Kids at Star Elementary found out Monday that being smart is a lot of fun and comes with a valuable payoff — ice cream and cake.
One of the smallest schools in northeast Kentucky, Star also is one of the best in the state, measured by performance on state accountability tests.
When test results were released recently, Star was named a School of Distinction, a title conferred on schools in the top five percent based on test scores.
Students and teachers celebrated that fact with confections, a bit of tomfoolery and loud, loud cheering.
Principal Charles Baker romped around the gym high-fiving everyone within reach. Preschool aide Gretta Hensley pulled kids off their seats to dance with her. Aide Dana Bellew and a bevy of kindergartners danced in a circle.
Everyone helped turn two giant sheet cakes into crumbs on an empty platter.
“We’ve got to celebrate their achievements. The kids need to know what they’ve accomplished,” said Carter County Superintendent Ronnie Dotson, surveying the merriment with an indulgent eye.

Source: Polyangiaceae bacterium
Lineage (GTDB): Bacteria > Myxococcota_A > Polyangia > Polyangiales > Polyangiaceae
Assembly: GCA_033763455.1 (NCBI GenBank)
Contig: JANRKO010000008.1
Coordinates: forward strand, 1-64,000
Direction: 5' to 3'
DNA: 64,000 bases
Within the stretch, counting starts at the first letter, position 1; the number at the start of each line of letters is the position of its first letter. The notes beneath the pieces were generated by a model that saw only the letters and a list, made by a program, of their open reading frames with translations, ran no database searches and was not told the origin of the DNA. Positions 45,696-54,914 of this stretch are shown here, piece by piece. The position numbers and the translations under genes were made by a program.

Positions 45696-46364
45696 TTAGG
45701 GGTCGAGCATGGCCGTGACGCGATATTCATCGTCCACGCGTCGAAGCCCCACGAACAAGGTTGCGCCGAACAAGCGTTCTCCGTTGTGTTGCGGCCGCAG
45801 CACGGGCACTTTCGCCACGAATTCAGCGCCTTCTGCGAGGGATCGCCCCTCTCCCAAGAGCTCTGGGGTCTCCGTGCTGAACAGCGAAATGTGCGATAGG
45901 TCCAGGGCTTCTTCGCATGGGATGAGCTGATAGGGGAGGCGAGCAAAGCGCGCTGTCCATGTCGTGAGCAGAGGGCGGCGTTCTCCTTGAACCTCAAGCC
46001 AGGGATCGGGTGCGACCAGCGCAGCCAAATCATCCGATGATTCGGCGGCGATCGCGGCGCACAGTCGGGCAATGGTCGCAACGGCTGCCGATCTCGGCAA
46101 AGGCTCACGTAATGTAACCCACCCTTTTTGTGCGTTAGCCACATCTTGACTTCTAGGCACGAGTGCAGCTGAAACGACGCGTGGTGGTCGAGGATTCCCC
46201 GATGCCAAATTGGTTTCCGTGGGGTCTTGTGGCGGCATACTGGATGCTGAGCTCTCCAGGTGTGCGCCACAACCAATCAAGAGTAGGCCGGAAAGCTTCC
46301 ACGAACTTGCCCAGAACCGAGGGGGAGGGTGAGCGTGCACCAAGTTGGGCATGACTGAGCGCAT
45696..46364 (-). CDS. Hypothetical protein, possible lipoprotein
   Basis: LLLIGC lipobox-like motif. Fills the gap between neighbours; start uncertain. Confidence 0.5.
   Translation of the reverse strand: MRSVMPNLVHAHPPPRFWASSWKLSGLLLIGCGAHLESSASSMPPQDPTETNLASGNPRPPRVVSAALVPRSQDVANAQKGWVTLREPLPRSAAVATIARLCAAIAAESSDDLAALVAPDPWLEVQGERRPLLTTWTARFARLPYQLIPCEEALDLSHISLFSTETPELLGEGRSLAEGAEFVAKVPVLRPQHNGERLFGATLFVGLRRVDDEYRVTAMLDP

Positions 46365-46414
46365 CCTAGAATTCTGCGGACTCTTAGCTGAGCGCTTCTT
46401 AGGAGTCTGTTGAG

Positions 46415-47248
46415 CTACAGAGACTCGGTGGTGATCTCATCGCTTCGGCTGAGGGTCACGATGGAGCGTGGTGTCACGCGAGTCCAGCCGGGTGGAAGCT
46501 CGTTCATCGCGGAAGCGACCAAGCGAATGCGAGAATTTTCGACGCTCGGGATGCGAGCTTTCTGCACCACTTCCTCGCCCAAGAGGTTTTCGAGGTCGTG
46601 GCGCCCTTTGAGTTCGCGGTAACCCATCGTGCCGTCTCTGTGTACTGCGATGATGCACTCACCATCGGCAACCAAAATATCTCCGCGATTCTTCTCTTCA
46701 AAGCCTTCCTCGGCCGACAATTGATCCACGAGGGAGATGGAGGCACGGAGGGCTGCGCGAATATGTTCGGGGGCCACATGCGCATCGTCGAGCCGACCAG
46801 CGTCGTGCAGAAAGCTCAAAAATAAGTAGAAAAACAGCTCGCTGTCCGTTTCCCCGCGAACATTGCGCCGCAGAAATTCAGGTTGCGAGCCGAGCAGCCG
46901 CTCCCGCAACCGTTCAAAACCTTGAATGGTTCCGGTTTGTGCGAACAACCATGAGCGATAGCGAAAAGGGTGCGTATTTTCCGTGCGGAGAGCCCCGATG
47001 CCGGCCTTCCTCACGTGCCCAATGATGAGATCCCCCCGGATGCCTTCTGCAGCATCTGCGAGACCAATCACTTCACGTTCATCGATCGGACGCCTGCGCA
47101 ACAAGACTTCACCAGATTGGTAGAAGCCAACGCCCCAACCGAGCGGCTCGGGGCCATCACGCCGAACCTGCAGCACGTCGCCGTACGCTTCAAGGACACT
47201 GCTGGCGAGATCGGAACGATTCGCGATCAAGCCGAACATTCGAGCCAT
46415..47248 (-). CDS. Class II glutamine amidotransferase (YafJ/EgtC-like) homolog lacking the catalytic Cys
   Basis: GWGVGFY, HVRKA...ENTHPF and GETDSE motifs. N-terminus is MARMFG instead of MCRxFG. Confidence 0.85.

Baker said a few words about higher expectations and increased rigor, about new academic standards and the demand to meet them. But he mainly wanted to tell them this: “There are not just a few of you that are smart. You’re all smart and you do a great job.”
“Finally, we got recognition for the hard work we put into it,” said kindergarten teacher Jan Kennedy. “The kids are our motivation. We don’t want to let one get by us.”
School staff are semi-euphoric about the honor, and it may be because getting there was demanding and uncertain. Aligning curriculum to new common core standards and making major changes in the math curriculum were among the major concerns, Baker said earlier in the day.
Star is a small school — with 141 students it is second smallest in the Carter district and among the smallest in the region. That confers some advantages and some challenges.
On the plus side, teachers said, the extended-family atmosphere means they know virtually every student, their strengths, weaknesses and needs.
Recognizing needs early and meeting them promptly keeps more students performing at or above grade level.
However, fewer students means it is statistically easier to fall behind in state rankings, Baker said. “One or two kids could knock us out.”
Once eyed for possible closure, Star now is on track for a major renovation in a couple of years, Baker said. Built in 1958, the building needs windows, roofing and other basic upgrades, but Baker said he’d like another room or two. Currently some spaces serve double duty, like the stage, which is used for some classes.
MIKE JAMES can be reached at firstname.lastname@example.org or